The ninth Singapore Night Festival came to an end with performances by the aptly-named street theatre company, Close Act, from the Netherlands. They gave 2 different performances on last Friday and Saturday to a huge crowd at both Armenian Street and the front lawn of the Singapore National Museum.
Close Act’s first performance took place along Armenian Street, featuring dancers and drummers on stilts, as well as fire performers with hand flares. The street parade features high-energy drum beats from the high-stilted drummers, which provided the backdrop for the dancers with “butterfly wings”, who are also on stilts.
The performance is said to “honour and welcome positive spirits to this world”. Hmm, with the Chinese Hungry Ghost Festival’s ghosts already roaming around, not sure if this is a good thing!
The highlight of the last two nights of the Singapore Night Festival is the act titled “Invasion”. This is a grand spectacle which took place at the front lawn of the National Museum of Singapore. Like Let’s Celebrate, it also featured performers on stilts. Dinosaurs and prehistoric birds, as well as an evil queen also make an appearance in the act, immersing the audience in a mythical world. With the performers mingling among some sections of the audience, it makes for a very immersive experience, backed by a tribal-themed sound track befitting of the act’s mythical and prehistoric nature. I am assuming the actor in white represents the good, while the other one in red represents evil. She does somewhat bears a resemblance to the evil queen in the film Maleficent.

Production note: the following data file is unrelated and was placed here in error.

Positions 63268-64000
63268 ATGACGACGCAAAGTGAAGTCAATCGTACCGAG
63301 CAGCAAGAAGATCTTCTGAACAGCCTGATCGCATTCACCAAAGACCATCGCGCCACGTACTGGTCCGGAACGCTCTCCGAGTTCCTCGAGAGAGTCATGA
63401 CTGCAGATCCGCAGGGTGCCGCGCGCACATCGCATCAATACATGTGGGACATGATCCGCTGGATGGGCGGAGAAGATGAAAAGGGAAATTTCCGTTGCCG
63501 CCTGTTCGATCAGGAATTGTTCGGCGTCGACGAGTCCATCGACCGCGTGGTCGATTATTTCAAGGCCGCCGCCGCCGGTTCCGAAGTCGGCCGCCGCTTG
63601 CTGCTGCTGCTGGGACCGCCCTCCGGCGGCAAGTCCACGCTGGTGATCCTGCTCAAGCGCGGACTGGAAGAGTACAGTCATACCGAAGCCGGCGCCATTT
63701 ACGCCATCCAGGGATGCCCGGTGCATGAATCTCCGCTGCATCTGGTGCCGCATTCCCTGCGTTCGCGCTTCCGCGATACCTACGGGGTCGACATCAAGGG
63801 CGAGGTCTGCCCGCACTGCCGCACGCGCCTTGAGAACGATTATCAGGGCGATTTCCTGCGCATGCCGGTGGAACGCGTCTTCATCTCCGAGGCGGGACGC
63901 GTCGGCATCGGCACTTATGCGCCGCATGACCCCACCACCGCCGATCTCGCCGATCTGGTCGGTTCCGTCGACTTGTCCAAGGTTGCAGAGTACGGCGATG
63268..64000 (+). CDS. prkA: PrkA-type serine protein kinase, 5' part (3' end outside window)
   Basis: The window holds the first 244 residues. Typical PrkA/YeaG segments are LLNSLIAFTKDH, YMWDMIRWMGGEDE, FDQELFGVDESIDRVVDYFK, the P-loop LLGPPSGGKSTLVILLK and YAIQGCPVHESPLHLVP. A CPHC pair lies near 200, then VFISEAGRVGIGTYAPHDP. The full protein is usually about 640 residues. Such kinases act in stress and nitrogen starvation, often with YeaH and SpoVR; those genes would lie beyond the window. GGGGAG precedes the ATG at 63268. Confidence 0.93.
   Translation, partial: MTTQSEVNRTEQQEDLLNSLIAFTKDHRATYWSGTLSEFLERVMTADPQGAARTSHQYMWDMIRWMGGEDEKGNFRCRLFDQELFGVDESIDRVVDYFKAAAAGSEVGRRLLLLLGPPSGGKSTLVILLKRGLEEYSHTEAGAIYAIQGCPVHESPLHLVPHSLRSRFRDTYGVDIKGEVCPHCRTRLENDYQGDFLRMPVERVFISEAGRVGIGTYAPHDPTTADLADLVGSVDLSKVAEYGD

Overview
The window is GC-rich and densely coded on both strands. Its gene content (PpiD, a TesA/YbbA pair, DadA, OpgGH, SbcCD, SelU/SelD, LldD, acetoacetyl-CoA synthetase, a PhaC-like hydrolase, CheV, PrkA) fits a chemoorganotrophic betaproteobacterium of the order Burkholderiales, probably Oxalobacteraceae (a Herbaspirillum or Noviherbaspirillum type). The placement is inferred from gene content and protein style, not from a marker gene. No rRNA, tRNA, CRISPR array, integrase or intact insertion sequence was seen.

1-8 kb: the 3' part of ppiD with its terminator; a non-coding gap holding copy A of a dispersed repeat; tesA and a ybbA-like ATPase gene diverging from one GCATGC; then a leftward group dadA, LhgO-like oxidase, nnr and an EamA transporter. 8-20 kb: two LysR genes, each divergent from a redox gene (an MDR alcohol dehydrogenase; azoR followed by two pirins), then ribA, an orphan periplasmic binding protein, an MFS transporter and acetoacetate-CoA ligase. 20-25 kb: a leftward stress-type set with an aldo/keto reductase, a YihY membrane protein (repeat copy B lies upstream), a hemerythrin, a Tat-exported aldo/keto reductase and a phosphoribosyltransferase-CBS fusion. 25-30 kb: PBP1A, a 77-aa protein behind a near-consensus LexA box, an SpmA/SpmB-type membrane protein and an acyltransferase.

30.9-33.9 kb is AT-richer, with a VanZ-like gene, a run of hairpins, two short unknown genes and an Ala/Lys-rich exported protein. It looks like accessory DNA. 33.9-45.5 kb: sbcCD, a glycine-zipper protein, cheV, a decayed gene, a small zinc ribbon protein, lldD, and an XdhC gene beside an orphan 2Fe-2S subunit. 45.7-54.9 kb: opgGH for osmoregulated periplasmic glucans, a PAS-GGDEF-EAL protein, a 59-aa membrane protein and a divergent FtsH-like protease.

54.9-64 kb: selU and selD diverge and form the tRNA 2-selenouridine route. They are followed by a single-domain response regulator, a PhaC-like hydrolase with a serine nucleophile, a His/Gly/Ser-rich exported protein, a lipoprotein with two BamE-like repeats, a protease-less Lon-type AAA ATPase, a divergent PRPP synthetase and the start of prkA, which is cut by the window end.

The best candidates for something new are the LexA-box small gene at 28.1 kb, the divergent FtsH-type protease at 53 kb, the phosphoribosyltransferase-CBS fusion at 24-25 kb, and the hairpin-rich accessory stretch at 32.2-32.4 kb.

This installation by Litewerkz, a group of students from the Singapore University of Technology and Design. The installation somewhat reminds me of a similar one over at the ArtScience Museum titled Space, a part of the Future Worlds exhibition. #ShowerThoughts features colourful LEDs suspended in a mirror room, giving a kaleidoscopic effect to the viewers. It’s a modern day translation of the inspirational moments we often experience when showering.
On weekends, the queues to the rather small installation can be up to two hours, so I decided to check it out during a weekday night, where there are far less people. Visitors are limited to 3 minutes within the installation.
Komorebi 2 by Lighting Planners Association
In Japanese, Komorebi loosely translates to “sunlight filtering through the leaves of trees” and this installation by Lighting Planners Association attempts to achieve it through light shining through perforated holes on large rolls of paper.
The Singapore Night Festival has ended its run this year. With the tenth edition coming next year, I am sure it’s going to be more exciting. I am definitely looking forward to it!